model is the focus. Tasking groups are focused on task achievement. Relating groups
emphasize the options for movement within the life of each person. Acquiring groups
are directed toward learning outcomes that members can apply to others. In contrast,
contacting groups are focused on the individual growth of members. (Saltmarsh
et al., 1986, p. 34)
It is possible by using this model to explain how groups that start out in one major area
(e.g., tasking) may move into other areas (e.g., relating). For example, a group set up for a special
event, such as staging a race for a charity, may evolve into one where members simply enjoy getting together and hold frequent “reunions.” The TRAC model of groups clearly delineates group
process and management and the types of specific groups found in each of four areas. It was the
forerunner of the ASGW (1991, 2000) Professional Standards for the Training of Group Workers,
which delineated the four types of groups that we now discuss: task/work, psychoeducational,
counseling, and psychotherapy.
Task/Work Groups
Task/work groups “promote efficient and effective accomplishment of group tasks among people who are gathered to accomplish group task goals” (ASGW, 2000, p. 330). They are the “only
group type not inherently formed with personal psychological learning as a primary objective”
(Ward & Ward, 2014, p. 45). There are as many types of task/work groups as there are kinds of
everyday jobs and assignments. The major types of tasking groups, according to Saltmarsh et al.
(1986), are volunteer groups, mission groups, goal groups, and working groups. Task/work
groups also take the form of “task forces, committees, planning groups, community organizations, discussion groups, and learning groups” (ASGW, 1991, p. 14).
Regardless of type or form, all task/work groups emphasize accomplishment and efficiency
in successfully completing identified external work goals (a performance, an assignment, or a
finished product) through collaboration (Falco & Bauman, 2014; Stanley, 2006). Skillfully led
work groups engage workers in a process where problems are identified and explored and collaborative solutions are developed and implemented (Letendre, Gaillard, & Spath, 2008). Unlike
other groups, task/work groups do not focus on changing individuals. Whether the group is successful depends on group dynamics—the interactions fostered through the relationships of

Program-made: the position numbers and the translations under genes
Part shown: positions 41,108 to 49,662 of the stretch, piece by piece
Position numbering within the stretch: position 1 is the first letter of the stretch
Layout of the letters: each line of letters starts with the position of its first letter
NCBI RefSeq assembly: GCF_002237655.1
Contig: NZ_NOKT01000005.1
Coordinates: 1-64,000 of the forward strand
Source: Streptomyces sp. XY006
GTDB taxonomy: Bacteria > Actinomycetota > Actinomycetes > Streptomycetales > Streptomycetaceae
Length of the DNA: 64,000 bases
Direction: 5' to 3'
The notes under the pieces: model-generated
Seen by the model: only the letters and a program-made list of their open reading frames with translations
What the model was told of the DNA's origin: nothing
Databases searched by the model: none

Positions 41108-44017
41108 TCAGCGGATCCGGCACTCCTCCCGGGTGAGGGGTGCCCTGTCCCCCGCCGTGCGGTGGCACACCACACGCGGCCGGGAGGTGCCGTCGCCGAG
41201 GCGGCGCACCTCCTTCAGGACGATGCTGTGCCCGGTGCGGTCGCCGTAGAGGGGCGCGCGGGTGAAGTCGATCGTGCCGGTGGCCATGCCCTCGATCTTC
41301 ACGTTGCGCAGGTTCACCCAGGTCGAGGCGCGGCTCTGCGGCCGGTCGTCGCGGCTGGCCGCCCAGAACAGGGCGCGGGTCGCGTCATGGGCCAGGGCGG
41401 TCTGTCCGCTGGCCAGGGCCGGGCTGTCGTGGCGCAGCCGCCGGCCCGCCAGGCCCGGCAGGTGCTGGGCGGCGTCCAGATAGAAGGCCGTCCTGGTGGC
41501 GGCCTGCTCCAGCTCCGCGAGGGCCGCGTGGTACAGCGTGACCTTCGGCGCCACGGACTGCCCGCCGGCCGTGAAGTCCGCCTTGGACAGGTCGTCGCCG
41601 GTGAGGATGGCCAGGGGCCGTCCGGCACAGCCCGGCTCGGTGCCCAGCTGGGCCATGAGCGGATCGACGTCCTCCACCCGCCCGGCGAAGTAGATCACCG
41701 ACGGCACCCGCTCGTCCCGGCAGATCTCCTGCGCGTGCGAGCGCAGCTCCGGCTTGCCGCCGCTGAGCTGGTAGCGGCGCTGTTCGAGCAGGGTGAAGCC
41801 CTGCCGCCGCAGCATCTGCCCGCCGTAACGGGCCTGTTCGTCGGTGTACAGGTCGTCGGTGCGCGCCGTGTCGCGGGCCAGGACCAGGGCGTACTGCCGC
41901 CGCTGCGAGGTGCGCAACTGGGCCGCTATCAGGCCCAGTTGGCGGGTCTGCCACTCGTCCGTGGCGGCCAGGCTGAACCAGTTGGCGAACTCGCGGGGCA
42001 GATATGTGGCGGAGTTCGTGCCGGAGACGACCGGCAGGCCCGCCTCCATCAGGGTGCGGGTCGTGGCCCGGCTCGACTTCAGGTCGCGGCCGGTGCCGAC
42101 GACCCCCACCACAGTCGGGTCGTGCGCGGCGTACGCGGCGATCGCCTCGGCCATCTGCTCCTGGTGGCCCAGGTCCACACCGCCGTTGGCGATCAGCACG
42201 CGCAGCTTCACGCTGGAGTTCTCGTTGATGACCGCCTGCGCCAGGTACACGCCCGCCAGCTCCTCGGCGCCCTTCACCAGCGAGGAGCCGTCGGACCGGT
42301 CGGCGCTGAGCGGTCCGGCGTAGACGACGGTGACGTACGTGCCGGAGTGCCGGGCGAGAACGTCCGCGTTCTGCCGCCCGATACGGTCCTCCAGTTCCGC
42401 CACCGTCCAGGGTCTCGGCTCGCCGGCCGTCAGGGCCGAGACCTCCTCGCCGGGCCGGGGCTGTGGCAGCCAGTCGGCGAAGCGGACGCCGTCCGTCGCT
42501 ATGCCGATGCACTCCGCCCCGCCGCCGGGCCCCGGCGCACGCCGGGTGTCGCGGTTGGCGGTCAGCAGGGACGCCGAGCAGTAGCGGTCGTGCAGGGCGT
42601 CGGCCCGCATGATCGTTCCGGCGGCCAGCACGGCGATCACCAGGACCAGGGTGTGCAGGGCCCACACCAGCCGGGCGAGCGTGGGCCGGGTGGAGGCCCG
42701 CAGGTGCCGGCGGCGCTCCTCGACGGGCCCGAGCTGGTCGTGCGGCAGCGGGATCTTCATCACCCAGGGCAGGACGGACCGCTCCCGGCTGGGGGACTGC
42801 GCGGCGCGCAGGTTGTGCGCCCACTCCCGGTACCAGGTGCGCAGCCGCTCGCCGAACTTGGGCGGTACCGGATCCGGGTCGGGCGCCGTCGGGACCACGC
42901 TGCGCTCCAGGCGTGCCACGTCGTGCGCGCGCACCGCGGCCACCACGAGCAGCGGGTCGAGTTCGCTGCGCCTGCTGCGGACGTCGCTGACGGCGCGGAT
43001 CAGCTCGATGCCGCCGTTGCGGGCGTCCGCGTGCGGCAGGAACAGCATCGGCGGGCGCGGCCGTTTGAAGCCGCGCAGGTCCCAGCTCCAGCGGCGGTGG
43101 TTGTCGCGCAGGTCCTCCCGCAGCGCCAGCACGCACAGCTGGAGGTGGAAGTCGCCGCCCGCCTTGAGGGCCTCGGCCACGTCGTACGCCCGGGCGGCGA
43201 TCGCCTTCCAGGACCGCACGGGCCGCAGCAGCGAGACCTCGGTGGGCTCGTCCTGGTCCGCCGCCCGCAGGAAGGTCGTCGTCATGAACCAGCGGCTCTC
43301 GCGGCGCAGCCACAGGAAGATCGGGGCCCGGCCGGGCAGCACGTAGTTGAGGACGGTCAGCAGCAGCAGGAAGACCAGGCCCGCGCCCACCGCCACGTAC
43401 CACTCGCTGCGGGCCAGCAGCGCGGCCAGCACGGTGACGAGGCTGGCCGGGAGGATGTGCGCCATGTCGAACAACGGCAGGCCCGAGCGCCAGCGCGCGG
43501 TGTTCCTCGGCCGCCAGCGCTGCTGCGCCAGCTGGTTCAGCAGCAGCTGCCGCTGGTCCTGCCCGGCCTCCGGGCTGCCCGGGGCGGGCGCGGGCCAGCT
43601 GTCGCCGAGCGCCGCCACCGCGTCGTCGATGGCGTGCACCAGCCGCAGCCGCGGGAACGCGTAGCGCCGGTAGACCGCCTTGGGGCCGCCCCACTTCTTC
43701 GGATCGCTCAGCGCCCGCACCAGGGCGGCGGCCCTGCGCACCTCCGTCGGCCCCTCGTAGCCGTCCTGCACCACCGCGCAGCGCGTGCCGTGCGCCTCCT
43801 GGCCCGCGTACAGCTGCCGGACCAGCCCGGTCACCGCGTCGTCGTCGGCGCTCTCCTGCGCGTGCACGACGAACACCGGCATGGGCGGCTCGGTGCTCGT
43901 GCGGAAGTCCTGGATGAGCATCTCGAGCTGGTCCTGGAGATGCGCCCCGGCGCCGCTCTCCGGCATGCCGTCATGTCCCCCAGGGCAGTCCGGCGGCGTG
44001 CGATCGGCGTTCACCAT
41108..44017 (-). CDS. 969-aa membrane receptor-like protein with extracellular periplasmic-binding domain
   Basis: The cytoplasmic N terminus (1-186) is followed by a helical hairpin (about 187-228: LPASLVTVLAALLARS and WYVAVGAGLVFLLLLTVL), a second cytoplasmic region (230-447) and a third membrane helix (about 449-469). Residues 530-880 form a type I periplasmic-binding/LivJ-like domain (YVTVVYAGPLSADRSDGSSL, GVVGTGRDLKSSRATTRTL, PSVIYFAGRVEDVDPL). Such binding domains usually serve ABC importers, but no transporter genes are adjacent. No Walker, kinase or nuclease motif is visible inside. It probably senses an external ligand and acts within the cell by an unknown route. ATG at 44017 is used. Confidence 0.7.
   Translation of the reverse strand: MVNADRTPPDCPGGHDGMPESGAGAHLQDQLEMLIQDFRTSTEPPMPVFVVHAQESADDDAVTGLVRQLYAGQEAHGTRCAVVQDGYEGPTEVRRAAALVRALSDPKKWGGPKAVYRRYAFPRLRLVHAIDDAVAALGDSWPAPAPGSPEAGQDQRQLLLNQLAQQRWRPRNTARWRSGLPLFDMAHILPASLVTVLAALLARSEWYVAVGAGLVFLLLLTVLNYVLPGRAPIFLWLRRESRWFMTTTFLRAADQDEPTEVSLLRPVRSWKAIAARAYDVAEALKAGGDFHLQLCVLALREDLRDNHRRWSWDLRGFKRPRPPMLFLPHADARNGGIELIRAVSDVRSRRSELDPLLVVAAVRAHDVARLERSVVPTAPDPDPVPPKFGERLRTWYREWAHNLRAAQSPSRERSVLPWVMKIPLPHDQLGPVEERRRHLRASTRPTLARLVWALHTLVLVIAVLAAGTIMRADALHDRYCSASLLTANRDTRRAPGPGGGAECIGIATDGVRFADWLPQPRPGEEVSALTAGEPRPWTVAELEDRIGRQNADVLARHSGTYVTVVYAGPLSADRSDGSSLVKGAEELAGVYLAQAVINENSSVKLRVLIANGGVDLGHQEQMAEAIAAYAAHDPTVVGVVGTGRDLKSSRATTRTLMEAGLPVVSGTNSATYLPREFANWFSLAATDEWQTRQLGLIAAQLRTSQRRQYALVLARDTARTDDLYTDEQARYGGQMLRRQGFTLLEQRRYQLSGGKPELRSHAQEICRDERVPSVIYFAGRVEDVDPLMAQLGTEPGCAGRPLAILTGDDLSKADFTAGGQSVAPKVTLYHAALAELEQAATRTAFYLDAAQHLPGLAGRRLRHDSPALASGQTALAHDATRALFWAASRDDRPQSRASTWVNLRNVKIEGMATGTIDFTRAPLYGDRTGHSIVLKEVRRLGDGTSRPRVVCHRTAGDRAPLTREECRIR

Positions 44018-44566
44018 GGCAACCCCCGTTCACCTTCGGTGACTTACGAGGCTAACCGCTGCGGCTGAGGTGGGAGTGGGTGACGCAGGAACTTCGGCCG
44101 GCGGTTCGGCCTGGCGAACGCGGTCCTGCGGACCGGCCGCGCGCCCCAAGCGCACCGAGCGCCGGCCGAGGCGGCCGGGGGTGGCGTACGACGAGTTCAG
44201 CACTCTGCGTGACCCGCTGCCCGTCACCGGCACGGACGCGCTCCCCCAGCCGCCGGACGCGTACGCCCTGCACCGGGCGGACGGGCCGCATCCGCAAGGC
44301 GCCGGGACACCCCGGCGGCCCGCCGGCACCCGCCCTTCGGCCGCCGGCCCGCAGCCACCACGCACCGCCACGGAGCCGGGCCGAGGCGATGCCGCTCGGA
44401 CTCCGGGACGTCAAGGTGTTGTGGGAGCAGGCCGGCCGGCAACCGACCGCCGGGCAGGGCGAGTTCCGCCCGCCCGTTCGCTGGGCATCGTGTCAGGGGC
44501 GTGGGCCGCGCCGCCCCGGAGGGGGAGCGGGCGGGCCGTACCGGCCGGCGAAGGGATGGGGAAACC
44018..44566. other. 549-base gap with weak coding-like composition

members and leaders in connection with the complexity of the task involved.
Because task/work groups run the gamut from informal subcommittee meetings to major
Hollywood productions or corporate transactions, the number of members within a task/work
group may be large, but this type of group usually works best with fewer as opposed to more
people. In an analysis of group size, development, and productivity, Wheelan (2009) examined
329 for-profit and nonprofit work groups in organizations across the United States. She found
that groups
containing 3 to 8 members were significantly more productive and more developmentally advanced than groups with 9 members or more. Groups containing 3 to 6
members were significantly more productive and more developmentally advanced
than groups with 7 to 10 members or 11 members or more. The groups with 7 to 10
members or 11 members were not different from each other. Finally, groups containing 3 to 4 members were significantly more productive and more developmentally
advanced on a number of measures than groups with 5 to 6 members. (p. 247)
Part 1 • Group Development
From her study Wheelan concluded that work-group size is a crucial factor in increasing or
decreasing both group development and productivity. In small groups, unintended subgrouping
does not occur and members may focus more on the tasks at hand.
The length of a task/work group varies, but most are similar to other groups in that they
have a beginning, a working period, and an ending. Total quality groups found in business settings are a good example of task/work groups. These groups apply group methods “to solve
problems related to consumer satisfaction and quality” (Smaby, Peterson, & Hovland, 1994,
p. 217). Juries are another good example of task/work groups. The movie 12 Angry Men not only
illustrates how some task/work groups operate but shows the many facets of group process as
well (Armstrong & Berg, 2005).
Like other types of groups, task/work groups run best if the following assumptions are met:
• If the purpose of the group is clear to all participants,
• If process and content issues are balanced,
• If the systems of the group as a whole, leader, member, and subsets of members are recognized and acknowledged,
• If time is taken for culture building and learning about each other,
• If the ethic of collaboration, cooperation, and mutual respect is developed and nurtured,